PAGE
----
An employer is liable to an unemancipated minor child of his employee for an injury received by such child due to or caused by the employer's negligence while acting in the service of the defendant, in the operation of an automobile belonging to him, even though such infant could not maintain an action against her parent for tortious act.
Sam Stapleton, the father of Carol Stapleton, an infant, age five years, as her next friend, brought suit in Glascock Superior Court against Maurice Stapleton, to recover damages for certain personal injuries sustained by the child. The petition showed substantially these facts: On January 4, 1950, the defendant was the owner of a 1940 Chevrolet automobile, which he had placed in the possession of Mrs. Marie Stapleton, who was then and there acting as his servant and agent in the transaction of certain business affairs for him. On said day, while operating this car and while acting as the servant and agent of the defendant, said Mrs. Marie Stapleton had in this car with her Carol Stapleton; and, driving this car out of the driveway, she drove the same in a careless and negligent manner, in that she was driving the car at too high a rate of speed in reverse, and she cut the car sharply without notice to Carol Stapleton, throwing Carol out of the car and onto the ground, and drove the right front wheel of the car upon the body of the child, thereby injuring her. Such injuries were the direct result of the negligent operation of the car by Mrs. Marie Stapleton, while acting "as the agent and servant of the said Maurice Stapleton" in the particulars set forth.
By amendment the plaintiff alleged that her injuries were the direct result of the negligent operation of the defendant's automobile by Mrs. Marie Stapleton, the mother of the plaintiff, while said Mrs. Stapleton was acting as the servant and agent of Maurice Stapleton, the defendant.
The defendant demurred generally to the petition, as amended, and moved to strike the same on the ground that no cause of action was stated against him, in that the injury to the plaintiff was the result of the negligence of her mother, and under the public policy of this State no action could be maintained by her against her mother, and, therefore, none could be maintained against this defendant.
The court overruled the defendant's demurrer and motion to strike, and to this judgment the defendant excepts.
This is a suit brought by a five-year-old infant, through her father as next friend, against the employer of her mother, alleging that the defendant furnished to the mother as his employee an automobile; that the plaintiff was placed by her mother in the defendant's automobile at a time when the mother was acting as the defendant's agent or servant in the use and operation of this car; and that the mother negligently operated the car and thereby caused the plaintiff to be injured. It is true that an unemancipated child, injured by reason of the negligent operation of an automobile by a parent of the child, cannot in this State recover damages from the negligent parent for such injury. Bulloch v. Bulloch, 45 Ga. App. 1
(163 S. E. 708); Chastain v. Chastain, 50 Ga. App. 241
(177 S. E. 828). Such an action would be against the public policy of this State, which is to keep the families intact, and this policy frowns upon proceedings which tend to disrupt the family tranquillity. However, in Wright v. Wright, 85 Ga. App. 721
(70 S. E. 2d, 152), this court has ruled that all unemancipated infant may recover damages of a parent for injuries sustained because of a wilful of malicious tort committed by the parent. The present case does not involve a wilful or malicious wrong or tort committed by the mother upon the plaintiff, her child, but is a case of simple negligence on the part of the mother, resulting in injury to her child. Neither does this case involve a situation where an emancipated child brings an action against the parent to recover for personal injuries caused by the negligence of the parent in the operation of an automobile. See Fowlkes v. Ray-O-Vac Co., 52 Ga. App. 338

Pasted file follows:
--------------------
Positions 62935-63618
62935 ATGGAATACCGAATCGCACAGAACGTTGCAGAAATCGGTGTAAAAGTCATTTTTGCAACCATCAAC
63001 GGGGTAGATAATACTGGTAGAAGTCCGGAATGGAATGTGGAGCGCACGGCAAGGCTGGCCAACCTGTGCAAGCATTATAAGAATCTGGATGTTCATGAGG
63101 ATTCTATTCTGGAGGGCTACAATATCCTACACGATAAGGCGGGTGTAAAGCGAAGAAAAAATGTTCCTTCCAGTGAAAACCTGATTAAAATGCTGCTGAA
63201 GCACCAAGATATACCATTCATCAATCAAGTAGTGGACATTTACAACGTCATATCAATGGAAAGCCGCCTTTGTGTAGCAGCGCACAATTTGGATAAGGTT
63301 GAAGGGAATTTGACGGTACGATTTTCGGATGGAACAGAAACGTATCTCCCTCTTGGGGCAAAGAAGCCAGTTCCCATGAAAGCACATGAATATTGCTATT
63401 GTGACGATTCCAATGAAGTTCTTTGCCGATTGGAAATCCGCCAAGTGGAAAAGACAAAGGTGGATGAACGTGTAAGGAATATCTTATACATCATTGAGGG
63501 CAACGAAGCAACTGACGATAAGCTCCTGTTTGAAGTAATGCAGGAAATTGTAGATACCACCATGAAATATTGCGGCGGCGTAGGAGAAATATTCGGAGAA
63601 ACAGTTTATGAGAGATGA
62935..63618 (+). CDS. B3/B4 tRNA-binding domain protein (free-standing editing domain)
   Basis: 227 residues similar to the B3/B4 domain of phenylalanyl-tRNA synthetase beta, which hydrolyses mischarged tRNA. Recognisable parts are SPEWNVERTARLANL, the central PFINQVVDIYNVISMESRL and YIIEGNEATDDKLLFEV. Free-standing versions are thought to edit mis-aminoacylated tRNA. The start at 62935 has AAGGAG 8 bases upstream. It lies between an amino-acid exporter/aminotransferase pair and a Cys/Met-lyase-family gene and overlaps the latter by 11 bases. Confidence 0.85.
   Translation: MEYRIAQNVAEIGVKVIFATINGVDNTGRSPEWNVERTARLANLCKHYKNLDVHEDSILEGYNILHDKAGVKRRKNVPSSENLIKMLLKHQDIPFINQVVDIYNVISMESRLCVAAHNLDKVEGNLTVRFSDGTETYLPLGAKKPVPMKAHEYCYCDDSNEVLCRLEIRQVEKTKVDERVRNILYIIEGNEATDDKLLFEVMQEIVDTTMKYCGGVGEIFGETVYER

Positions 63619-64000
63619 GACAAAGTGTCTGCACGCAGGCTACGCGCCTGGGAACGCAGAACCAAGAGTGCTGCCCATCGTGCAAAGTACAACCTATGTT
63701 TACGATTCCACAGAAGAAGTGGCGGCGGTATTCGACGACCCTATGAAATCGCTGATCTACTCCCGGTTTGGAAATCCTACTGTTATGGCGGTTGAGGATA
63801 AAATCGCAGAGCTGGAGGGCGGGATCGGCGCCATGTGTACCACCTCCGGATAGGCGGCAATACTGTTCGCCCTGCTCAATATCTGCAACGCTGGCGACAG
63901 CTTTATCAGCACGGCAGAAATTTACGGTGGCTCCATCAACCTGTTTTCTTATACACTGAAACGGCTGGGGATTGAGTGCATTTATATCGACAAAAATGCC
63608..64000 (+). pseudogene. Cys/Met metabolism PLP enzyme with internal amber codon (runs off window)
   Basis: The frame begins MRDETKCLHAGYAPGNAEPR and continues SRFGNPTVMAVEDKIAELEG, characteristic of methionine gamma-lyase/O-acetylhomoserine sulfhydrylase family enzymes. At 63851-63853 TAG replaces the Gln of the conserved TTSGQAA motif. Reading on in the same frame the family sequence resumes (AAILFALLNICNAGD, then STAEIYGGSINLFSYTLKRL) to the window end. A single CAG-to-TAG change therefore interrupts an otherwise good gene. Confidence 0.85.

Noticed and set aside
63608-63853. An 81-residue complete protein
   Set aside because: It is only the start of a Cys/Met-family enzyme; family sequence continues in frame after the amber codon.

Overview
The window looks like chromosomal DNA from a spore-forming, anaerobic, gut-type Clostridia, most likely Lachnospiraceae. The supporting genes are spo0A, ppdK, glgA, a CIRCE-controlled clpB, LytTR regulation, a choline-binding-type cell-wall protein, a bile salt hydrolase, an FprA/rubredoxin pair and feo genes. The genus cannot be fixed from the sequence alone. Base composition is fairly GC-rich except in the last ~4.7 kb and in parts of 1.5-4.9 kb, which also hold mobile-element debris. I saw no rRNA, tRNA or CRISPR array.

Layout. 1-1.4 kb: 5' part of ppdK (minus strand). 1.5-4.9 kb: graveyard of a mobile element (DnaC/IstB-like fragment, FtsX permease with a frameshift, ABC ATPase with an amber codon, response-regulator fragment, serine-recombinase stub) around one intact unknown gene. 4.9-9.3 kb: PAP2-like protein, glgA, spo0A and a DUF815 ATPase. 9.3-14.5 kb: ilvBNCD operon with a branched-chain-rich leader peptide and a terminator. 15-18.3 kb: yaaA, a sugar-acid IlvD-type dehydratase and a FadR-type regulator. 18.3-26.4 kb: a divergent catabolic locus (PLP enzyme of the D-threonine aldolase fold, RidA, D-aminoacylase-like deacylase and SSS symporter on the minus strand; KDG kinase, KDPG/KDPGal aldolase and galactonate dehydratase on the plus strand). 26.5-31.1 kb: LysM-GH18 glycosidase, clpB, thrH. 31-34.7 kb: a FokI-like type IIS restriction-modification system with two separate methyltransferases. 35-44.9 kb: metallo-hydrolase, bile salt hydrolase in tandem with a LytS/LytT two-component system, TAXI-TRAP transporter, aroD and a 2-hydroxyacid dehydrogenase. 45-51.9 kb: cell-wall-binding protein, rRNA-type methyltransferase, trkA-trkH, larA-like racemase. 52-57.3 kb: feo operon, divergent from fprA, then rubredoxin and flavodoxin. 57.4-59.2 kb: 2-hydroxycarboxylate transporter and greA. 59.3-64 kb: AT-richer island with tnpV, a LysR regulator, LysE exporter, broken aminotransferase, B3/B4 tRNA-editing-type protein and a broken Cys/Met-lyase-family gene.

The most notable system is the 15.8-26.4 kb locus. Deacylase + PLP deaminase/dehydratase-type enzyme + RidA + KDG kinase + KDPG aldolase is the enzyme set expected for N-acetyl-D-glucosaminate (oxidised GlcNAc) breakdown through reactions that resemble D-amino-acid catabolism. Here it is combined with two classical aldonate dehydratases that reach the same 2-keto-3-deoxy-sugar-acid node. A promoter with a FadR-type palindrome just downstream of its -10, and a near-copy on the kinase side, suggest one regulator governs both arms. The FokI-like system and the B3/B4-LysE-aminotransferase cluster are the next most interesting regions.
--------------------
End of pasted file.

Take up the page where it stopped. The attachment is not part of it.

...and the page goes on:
(183 S. E. 210).
From the above authorities, the infant plaintiff, under the allegations of the petition, could maintain no action against her mother for the injuries which she sustained as a result of the mother's negligence in driving the automobile. However, the present action is not one brought against the negligent parent, but is an action against the employer of the parent, and the allegation is that the child was injured by the negligent operation of said car by the parent-employee, while acting as the agent or servant of the defendant in operating said automobile. "Every person shall be liable for torts committed by . . . his servant, by his command or in the prosecution and within the scope of his business, whether the same shall be by negligence or voluntary." Code, 105-108. It is under this statute that the present suit is brought. The plaintiff seeks to hold the defendant, the employer or master, liable under the doctrine of respondeat superior. "If the owner of an automobile is sued for damages on account of an injury caused by it while driven by his chauffeur [servant], the rules of law touching master and servant and the liability of the former for the act of the latter are to be applied." Fielder v. Davison, 139 Ga. 509 (77 S. E. 618). There is no question here of a tort by the servant, where the same had been previously directed by the employer or subsequently ratified by him. "For injuries caused by the negligence of an employee, not directed or ratified by the employer, the employee is liable because he committed the act which caused the injury, while the employer is liable, not as if the act was done by himself, but because of the doctrine of respondeat superior-- the rule of law which holds the master responsible for the negligent act of his servant, committed while the servant is acting within the general scope of his employment and engaged in his master's business." Southern Ry. Co. v. Harbin, 135 Ga. 122 (68 S. E. 1103). It is under this doctrine that the infant plaintiff seeks to recover against the master for the injuries sustained by her as a result of the negligent operation of the master's automobile by the servant, who was at the time operating such car as the agent or servant of said defendant, even though the agent or servant of the defendant is the parent of the injured child. The case is one based upon mere negligence of the servant, and not upon any wilful or wanton and malicious act. An unemancipated infant may recover against the employer or its parent for injuries sustained by the infant, due to the negligence of the parent while acting in the service of the employer, although the child could not maintain an action against the parent for the tortious act.